Take a Bite Out of Crime (and Your Insurance Premium)

Listing every potential crime that could occur against your business would be a daunting task. Small-business owners face risks from employee crime, nonemployee crime, and cybercrime. Any of these could result in claims that cause your premium to rise.

The good news is, you are not helpless against these crimes. There are effective steps you can take to keep your workplace protected against each type of crime. Putting these safeguards in place will prevent loss, injury, and increased costs. Help keep your business crime-free with the following tips:

Prevent Employee Crime

  • Vet your people: It may involve a lot of legwork, but it’s worth checking into the people you hire. Contact references and perform background checks for any potential employees. Be sure you are hiring trustworthy people.
  • Avoid violence: Do you have a written workplace violence-prevention policy? If not, develop a comprehensive plan that covers the consequences of committing acts of violence in the workplace and procedures to follow if such an event should occur.
  • Require audits: Reduce the opportunity for internal theft by requiring audits for all employees who handle invoicing, receipts, or payroll. These regular audits require extra effort, but the accountability can help prevent major losses.
  • Establish safety: Ensure every employee is properly trained on safety procedures and is aware of all company policies. Business owners who do not meet OSHA standards run the risk of breaking laws regarding safety regulations. Avoid penalty fees and lawsuits by remaining in compliance with all standards.

Prevent Nonemployee Crime

  • Use surveillance: Keep all areas of your business in sight. Use security personnel, mirrors, or surveillance cameras. Encourage employees to engage customers. A vigilant eye is helpful to protect your assets and avoid theft claims.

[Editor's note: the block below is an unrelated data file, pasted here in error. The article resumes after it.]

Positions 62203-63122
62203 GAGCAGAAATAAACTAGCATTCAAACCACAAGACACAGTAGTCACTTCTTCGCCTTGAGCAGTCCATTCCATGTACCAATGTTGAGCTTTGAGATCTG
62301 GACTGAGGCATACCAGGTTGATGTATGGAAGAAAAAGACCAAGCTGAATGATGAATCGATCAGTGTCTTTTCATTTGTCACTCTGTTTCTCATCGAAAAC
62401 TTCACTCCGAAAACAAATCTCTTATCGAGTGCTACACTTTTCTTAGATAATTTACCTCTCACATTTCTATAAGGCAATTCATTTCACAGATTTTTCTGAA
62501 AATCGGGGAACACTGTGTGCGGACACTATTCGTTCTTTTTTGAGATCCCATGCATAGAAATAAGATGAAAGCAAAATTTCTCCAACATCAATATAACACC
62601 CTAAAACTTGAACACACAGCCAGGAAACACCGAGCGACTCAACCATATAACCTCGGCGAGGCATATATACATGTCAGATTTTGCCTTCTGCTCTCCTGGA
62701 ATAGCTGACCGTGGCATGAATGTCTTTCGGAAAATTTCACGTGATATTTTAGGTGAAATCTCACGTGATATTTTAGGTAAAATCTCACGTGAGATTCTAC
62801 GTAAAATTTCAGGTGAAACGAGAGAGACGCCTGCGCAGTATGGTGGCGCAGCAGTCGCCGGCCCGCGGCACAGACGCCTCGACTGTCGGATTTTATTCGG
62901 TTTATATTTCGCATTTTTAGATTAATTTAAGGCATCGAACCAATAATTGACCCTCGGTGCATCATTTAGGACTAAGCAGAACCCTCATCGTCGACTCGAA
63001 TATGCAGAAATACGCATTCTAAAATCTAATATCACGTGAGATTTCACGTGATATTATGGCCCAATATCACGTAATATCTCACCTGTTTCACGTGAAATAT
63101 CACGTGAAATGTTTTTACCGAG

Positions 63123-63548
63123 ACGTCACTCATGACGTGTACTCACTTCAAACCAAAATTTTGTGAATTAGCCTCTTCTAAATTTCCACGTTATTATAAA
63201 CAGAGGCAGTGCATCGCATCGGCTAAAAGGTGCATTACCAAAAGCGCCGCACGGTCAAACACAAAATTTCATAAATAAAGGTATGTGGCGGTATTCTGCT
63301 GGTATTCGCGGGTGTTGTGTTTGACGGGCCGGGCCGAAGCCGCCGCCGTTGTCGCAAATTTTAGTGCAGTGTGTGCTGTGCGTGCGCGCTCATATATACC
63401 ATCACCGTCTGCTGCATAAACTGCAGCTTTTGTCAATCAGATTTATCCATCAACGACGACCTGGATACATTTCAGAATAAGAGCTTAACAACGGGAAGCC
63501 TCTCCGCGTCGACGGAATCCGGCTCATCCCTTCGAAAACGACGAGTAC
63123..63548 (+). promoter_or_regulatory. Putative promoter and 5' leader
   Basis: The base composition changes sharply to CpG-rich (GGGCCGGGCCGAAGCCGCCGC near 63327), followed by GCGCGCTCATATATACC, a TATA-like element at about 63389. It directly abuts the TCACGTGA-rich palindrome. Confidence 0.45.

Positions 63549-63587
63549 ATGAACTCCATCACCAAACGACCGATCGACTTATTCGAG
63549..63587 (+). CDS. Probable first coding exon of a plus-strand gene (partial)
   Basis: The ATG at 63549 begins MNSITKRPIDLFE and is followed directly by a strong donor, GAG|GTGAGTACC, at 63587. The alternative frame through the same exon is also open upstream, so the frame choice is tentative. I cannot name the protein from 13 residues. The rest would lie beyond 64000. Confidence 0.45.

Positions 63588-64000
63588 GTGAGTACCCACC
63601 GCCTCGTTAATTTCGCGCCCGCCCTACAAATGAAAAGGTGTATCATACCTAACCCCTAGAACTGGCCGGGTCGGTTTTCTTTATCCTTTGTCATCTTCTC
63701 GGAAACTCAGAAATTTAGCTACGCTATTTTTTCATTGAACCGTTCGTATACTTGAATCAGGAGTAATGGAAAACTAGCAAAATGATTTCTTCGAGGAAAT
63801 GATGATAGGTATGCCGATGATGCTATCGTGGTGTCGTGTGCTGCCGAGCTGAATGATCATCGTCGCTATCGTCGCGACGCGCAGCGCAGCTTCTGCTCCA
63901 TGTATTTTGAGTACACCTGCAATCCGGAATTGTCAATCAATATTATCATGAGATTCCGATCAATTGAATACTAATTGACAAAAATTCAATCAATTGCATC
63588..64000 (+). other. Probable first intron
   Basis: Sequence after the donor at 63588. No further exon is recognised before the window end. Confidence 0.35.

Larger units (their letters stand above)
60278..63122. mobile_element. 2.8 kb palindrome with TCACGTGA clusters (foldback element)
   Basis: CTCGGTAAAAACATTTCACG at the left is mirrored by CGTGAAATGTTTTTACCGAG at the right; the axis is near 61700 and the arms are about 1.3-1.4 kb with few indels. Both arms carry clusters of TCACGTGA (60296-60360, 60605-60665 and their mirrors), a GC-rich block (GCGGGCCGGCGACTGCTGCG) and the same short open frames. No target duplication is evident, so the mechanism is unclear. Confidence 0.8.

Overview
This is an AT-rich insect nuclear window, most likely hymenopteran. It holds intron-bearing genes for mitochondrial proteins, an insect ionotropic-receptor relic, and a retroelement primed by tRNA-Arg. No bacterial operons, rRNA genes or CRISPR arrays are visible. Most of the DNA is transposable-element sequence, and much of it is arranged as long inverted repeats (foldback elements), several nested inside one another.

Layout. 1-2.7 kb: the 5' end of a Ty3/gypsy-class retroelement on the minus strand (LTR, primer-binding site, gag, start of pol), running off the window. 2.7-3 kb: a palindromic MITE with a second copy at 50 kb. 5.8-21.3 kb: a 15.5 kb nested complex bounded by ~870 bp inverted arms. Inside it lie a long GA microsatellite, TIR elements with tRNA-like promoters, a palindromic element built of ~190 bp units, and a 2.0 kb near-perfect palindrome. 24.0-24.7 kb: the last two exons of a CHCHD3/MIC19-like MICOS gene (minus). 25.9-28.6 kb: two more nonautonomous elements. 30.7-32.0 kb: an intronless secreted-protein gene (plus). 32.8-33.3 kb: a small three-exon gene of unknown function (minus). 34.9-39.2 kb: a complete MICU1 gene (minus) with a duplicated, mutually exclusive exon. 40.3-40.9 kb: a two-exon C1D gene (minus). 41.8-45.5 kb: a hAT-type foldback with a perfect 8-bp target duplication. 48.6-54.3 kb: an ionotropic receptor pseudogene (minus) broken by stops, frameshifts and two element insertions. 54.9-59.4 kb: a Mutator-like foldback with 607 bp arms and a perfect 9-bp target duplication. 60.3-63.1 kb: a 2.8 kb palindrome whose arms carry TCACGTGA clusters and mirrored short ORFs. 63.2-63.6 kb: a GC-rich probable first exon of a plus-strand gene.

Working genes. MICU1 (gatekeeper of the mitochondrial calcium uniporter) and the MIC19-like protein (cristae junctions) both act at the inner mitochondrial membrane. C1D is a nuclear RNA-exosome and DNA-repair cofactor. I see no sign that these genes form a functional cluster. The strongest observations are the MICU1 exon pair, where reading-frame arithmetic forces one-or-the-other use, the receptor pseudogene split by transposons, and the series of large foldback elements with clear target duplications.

• Install security: Apply physical security measures at your business. Install quality locks or a company-wide security system. Limit access to high-risk areas.
  • Light the way: Dark areas invite dark deeds. Ensure all areas of the property are well-lit. Add exterior lighting if none is present. Change all burned-out bulbs right away. Keep things bright and welcoming for employees and customers, and uninviting for crime.

Prevent Cybercrime

  • Back it up: Keep backup copies of all records either on additional storage devices or off-site. A loss of data could mean anything from a minor setback to a major cost. A large breach can spell disaster for a small company.
  • Monitor access: Limit the number of employees who can access all company information. Be especially prudent about access to finances and personal client information.
  • Be software smart: Use strong passwords and proper firewalls to protect your data. Remain current on software updates to keep defenses strong. Change passwords regularly. Negligence in these procedures can prove costly.

As you make these efforts, you will make your company safer, more inviting, and more cost-effective.

Protect Your Rep or it Could End Up Costing You

How can business owners best protect their companies? You may have heard the most common small business claim is theft. This is true, but it’s not the most costly one. Reputational harm claims top this list. These claims include libel, slander, and violation of privacy.

The average cost for these claims is $50,000. If the claim involves a lawsuit, the price skyrockets. Costs to defend and settle the suit raise the average cost for these types of claims to more than $750,000. Typically, around one-third of all general liability claims result in a lawsuit. For small businesses without proper coverage, these suits can prove devastating.

Of course, the preferred solution is to avoid these claims altogether. To protect your business from reputational harm claims, take the following precautions.

Ask permission, not forgiveness. Would you like to post photos on your website or use them in your marketing materials? Do you plan to use a quote or other content for your next marketing campaign? Before you launch your initiative or post your social media blast, get permission to use these items. Copyright and privacy suits can prove costly. Obtain written permission to avoid reputational harm claims. Additionally, ensure all employees are aware of your permission policies.